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10 GbE optimization: Hardware alone won’t help

Before you throw more hardware at preventing latency, try improving 10 Gigabit Ethernet performance by fine tuning what you already have. Fast Packet blogger Michael J. Martin explains how.

At the 2010 LISA USENIX conference in November I lead a session on how to optimize 10 Gigabit Ethernet performance. From my audience feedback I received one resounding message:

If you think throwing hardware alone at network latency will address the problem, think again.

Where latency plays in 10 Gigabit Ethernet performance

Most network engineers and administrators do agree that system and application performance tuning is all about reducing latency.

It could be said that regardless of the interface speed, network performance tuning on a ‘Nix server revolves around the same factors:

•        L2 driver

•        IP driver processing overhead

•        TCP driver processing overhead and congestion control algorithm

•        Disk I/O performance

•        BUS I/O architecture

But the bottom line is that system performance (and in turn application performance) is improved by minimizing latency.

Latency in the simplest terms is the performance impact any application or system imposes on the delivery of a service to an end-user.  Latency is almost always network based.

For years, computer engineers, end-users and management have lived with the understanding that if you want better performance, you need to upgrade. This understanding has been largely shaped and fueled by the following concepts:

Moore’s Law: Formulated by Gordon Moore of Intel in the early 1970s: The processing power of a microchip doubles every 18 months. Corollary: computers become faster - and the price of a given level of computing power halves.

Gilder’s Law:  Proposed by technologist George Gilder: The total bandwidth of communication systems triples every 12 months.

Metcalfe’s Law: Attributed to Robert Metcalfe, originator of Ethernet and founder of 3COM: The value of a network is proportional to the square of the number of nodes. So, as a network grows, the value of being connected to it grows while the cost per user remains the same or even reduces.

If we follow these laws, latency is addressed by adding hardware: faster CPU, faster memory, faster disk, faster busses, faster network interfaces and more network bandwidth. The great thing about this approach is that it only costs money and those efforts are generally immediately apparent to end-users in the form of faster mail and web access.

So why not just upgrade the hardware? The laws of thermodynamics and the speed of light are working against us on that old approach. If you look at the direction of processor architecture and network standardization development there are some big changes afoot. In the world of CPU design there has been a shift from designing vertical processors (faster and faster single processors) to horizontal processors (multiple processors in a single die package).  On the network side the most recent and future standards development is all geared towards massive throughput (40G/100G Ethernet) and how nodes communicate over it (802.3bd, 10Base-LX4).  But these upgrades are about expanding capacity, not necessarily improving the performance you already have.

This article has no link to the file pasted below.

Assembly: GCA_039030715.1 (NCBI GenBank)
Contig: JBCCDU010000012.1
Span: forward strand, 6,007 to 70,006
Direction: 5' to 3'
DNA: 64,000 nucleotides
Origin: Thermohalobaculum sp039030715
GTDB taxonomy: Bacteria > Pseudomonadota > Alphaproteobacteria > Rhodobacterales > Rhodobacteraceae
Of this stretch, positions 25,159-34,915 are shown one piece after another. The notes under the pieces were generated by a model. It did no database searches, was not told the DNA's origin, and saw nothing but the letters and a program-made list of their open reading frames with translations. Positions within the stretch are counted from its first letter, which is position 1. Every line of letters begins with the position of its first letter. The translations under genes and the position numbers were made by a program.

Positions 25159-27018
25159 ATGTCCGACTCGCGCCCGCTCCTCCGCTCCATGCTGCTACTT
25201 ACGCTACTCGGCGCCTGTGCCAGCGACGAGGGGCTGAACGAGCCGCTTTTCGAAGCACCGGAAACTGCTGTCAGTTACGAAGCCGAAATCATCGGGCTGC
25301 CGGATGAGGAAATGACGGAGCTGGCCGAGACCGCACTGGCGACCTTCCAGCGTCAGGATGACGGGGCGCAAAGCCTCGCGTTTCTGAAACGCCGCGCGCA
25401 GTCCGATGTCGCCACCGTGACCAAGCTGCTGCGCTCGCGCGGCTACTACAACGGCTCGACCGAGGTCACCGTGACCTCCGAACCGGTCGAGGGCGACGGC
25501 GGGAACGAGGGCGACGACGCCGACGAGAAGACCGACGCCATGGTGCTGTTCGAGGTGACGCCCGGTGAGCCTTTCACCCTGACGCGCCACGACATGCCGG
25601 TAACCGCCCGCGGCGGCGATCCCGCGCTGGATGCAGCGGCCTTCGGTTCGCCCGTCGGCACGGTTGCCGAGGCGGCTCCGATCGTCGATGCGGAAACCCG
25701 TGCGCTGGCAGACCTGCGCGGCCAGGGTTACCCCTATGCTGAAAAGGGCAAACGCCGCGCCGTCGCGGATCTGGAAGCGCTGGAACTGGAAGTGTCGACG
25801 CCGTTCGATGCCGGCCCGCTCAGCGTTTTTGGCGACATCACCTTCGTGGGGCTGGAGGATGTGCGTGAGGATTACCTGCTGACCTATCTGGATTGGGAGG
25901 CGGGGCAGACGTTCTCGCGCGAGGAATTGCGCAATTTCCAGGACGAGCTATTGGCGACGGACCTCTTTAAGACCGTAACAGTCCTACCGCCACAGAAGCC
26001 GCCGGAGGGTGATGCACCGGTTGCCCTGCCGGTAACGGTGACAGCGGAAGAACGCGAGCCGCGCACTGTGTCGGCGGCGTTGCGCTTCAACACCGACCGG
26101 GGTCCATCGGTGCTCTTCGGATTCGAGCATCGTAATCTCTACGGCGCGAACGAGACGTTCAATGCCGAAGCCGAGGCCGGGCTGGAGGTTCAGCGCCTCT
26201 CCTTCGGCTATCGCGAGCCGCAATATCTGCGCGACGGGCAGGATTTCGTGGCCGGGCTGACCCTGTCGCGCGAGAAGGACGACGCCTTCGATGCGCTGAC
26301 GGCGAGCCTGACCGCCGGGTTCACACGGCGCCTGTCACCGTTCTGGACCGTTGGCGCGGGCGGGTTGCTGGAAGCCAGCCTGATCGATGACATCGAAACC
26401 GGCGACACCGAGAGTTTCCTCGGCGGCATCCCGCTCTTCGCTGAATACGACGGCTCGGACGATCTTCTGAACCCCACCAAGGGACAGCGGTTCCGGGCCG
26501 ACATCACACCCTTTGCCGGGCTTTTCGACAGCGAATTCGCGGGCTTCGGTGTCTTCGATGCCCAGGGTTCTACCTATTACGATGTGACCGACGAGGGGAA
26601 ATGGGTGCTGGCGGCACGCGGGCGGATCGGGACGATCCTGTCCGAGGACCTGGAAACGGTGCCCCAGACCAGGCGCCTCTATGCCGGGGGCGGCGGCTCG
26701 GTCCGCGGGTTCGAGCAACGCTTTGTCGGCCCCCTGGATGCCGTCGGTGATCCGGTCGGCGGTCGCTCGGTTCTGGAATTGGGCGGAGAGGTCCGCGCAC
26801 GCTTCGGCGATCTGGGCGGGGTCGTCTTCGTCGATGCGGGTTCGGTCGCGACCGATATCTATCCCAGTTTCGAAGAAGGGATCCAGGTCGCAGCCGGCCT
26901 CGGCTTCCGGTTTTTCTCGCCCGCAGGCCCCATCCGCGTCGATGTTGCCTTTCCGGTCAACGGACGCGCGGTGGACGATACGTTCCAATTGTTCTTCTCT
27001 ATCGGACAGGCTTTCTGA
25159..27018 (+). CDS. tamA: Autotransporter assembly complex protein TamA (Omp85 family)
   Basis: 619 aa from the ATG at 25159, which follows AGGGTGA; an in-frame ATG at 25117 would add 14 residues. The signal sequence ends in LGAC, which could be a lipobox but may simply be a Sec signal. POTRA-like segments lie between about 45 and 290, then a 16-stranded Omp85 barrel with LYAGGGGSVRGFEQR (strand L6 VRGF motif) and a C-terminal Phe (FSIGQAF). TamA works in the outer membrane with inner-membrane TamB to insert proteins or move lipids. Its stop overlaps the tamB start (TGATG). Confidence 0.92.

The immediate problem with system/application performance tuning that is facing engineers and administrators is one they have created themselves: failing to properly document their application and server environments. What they need is to create an application dictionary that documents how applications function, as well as server/service dependencies, transactional processes and how those processes look on the wire.

With visibility and network mapping, networking teams are sure to see where they can use optimization techniques to maximize what they already have. Then, where those techniques won’t work, they can throw hardware at the situation.

About the author: Michael J. Martin has been working in the information technology field as a network and Unix system admin for nearly 20 years. His early experiences designing, implementing, and supporting MIS infrastructures for research and ISPs give him a unique perspective on his current pursuits in large-scale internetworking and security architecture. As a network architect, he has designed high-speed/high-availability LAN/MAN networks for companies such as ANS/AOL, Philips, and the Edgix Corporation, and has provided network consulting for a number of businesses and regional ISPs. Michael also writes and provides training on networking and security related issues. His book Understanding The Network: A Practical Guide to Computer Networking has been translated into Russian and Chinese.

This was last published in January 2011

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